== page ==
It was very rare for a woman to go out in the 1950’s and not wear a full face of makeup or have her hair done. Monroe always wore something eye – catching and due to her fame, followed by the paparazzi. Monroe had an enormous amount of pressure to look good anywhere she went, at any time of day, to uphold her title as beauty queen of the decade, and therefore influenced a large amount of women to not only dress like her, but act and talk like her in day to day American culture.
However, this trend did not die in the 50’s, even celebrities today are inspired by Monroe’s looks, talent, and work. For instance, Madonna 8, who said she felt a connection with Monroe drew inspiration from Gentlemen Prefer Blondes, for her “Material Girl” music video. Although Monroe had a strong influence on women in her time for beauty, her impact is looked upon in a very different light in today’s world due to her ridgid past. Continuing her thought, Madonna said, “I do feel something for Marilyn Monroe. A sympathy. Because in those days, you were really a slave to the whole Hollywood machinery, and unless you had the strength to pull yourself out of it, you were just trapped. I think she really didn’t know what she was getting herself into and simply made herself vulnerable, and I feel a bond with that.”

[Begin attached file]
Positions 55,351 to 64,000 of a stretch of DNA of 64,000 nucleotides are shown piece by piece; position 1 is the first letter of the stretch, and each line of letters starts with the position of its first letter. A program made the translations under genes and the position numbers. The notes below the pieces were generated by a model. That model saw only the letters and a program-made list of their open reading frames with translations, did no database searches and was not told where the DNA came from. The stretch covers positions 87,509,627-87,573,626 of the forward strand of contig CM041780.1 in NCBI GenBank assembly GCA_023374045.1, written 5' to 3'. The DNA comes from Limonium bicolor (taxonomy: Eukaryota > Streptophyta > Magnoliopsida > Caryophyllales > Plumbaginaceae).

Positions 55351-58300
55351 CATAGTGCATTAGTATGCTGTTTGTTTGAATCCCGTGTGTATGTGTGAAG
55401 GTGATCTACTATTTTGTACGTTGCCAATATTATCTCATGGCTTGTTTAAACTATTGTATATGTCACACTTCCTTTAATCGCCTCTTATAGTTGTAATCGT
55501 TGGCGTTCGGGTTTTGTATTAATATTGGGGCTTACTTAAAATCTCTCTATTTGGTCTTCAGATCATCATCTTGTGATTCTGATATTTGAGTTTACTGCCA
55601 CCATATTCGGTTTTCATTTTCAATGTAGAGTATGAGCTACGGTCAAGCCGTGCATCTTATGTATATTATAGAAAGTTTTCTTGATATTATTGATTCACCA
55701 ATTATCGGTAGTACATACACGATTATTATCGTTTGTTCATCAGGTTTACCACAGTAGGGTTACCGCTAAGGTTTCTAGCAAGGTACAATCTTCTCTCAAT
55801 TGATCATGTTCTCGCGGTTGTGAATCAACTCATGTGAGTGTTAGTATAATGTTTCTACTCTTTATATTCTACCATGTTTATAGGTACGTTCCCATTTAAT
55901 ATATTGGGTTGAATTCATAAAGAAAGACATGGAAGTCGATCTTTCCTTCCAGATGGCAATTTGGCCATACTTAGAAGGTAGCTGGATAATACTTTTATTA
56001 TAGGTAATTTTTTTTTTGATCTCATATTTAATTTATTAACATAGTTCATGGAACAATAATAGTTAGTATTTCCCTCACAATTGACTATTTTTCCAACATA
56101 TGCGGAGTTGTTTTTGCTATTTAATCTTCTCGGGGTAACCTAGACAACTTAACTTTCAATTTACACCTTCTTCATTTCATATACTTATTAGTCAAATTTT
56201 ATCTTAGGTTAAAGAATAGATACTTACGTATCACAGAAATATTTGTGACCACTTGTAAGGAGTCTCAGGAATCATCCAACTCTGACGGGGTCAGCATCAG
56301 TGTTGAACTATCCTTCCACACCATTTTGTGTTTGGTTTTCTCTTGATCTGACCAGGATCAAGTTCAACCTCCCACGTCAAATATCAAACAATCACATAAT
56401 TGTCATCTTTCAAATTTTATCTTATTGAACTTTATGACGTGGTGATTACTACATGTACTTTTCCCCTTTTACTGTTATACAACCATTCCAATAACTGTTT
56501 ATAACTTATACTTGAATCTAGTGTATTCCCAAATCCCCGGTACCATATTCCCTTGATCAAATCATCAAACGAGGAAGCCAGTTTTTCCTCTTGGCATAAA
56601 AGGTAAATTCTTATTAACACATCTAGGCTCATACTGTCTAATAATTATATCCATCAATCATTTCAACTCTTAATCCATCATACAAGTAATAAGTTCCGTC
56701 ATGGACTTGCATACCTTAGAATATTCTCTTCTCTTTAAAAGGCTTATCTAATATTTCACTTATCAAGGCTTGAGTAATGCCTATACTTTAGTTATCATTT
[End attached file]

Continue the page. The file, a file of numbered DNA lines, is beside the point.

Madonna is right to look up to Monroe as a beauty icon, but she also makes a great point about how the film industry has changed since her time. Now it is much easier to get out of the industry if things aren’t looking bright for you, but in Monroe’s era once you were in the spotlight and the consumers liked you, then there was no getting out: it was a money making trap.
The decades Monroe worked in the industry was considered to be the unfortunate stem of all the sexual harassment cases in Hollywood today. In an interview with Jane Russell, a former colleague of Monroe’s, from Gentlemen Prefer Blondes, Russell explained that Monroe was, “very sensitive, super sensitive, so she got her feelings hurt – you know, a lot – so the guys around the studio were not exactly, tactful about that”, suggesting that Monroe was a fragile and an easily moldable individual that could be taken advantage of. Another great actress that Monroe worked with was Joan Collins. In an interview with Collins, she said that Monroe told her to be careful of the, “bad wolves in the industry,” in which Joan replied, “I’ve been in British films for three years, I can handle wolves,” then Monroe advised, “but not the power bosses honey, if they don’t get what they want they’ll drop your contract; they’ve done it to lots of girls,” showing how Monroe had seen and experienced that herself.
Being in an industry that constantly required so much from a person, on and off set, without a doubt put unnecessary pressures on her. As stated before, Monroe was a naturally curvy person, but nonetheless tried several diets to keep the weight off. Her main diet consisted of meat and high protein foods; she used the “starve the fat method”, by avoiding bread and carbs. While this seems healthy and simple, it is not. The human body needs carbs and fat to keep cells alive, and function normally sending out signals to other cells; needless to say another consequence of this diet being hormonal swings.